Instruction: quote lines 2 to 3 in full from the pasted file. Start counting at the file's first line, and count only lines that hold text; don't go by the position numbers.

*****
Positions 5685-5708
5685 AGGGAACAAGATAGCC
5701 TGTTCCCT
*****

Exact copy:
5685 AGGGAACAAGATAGCC
5701 TGTTCCCT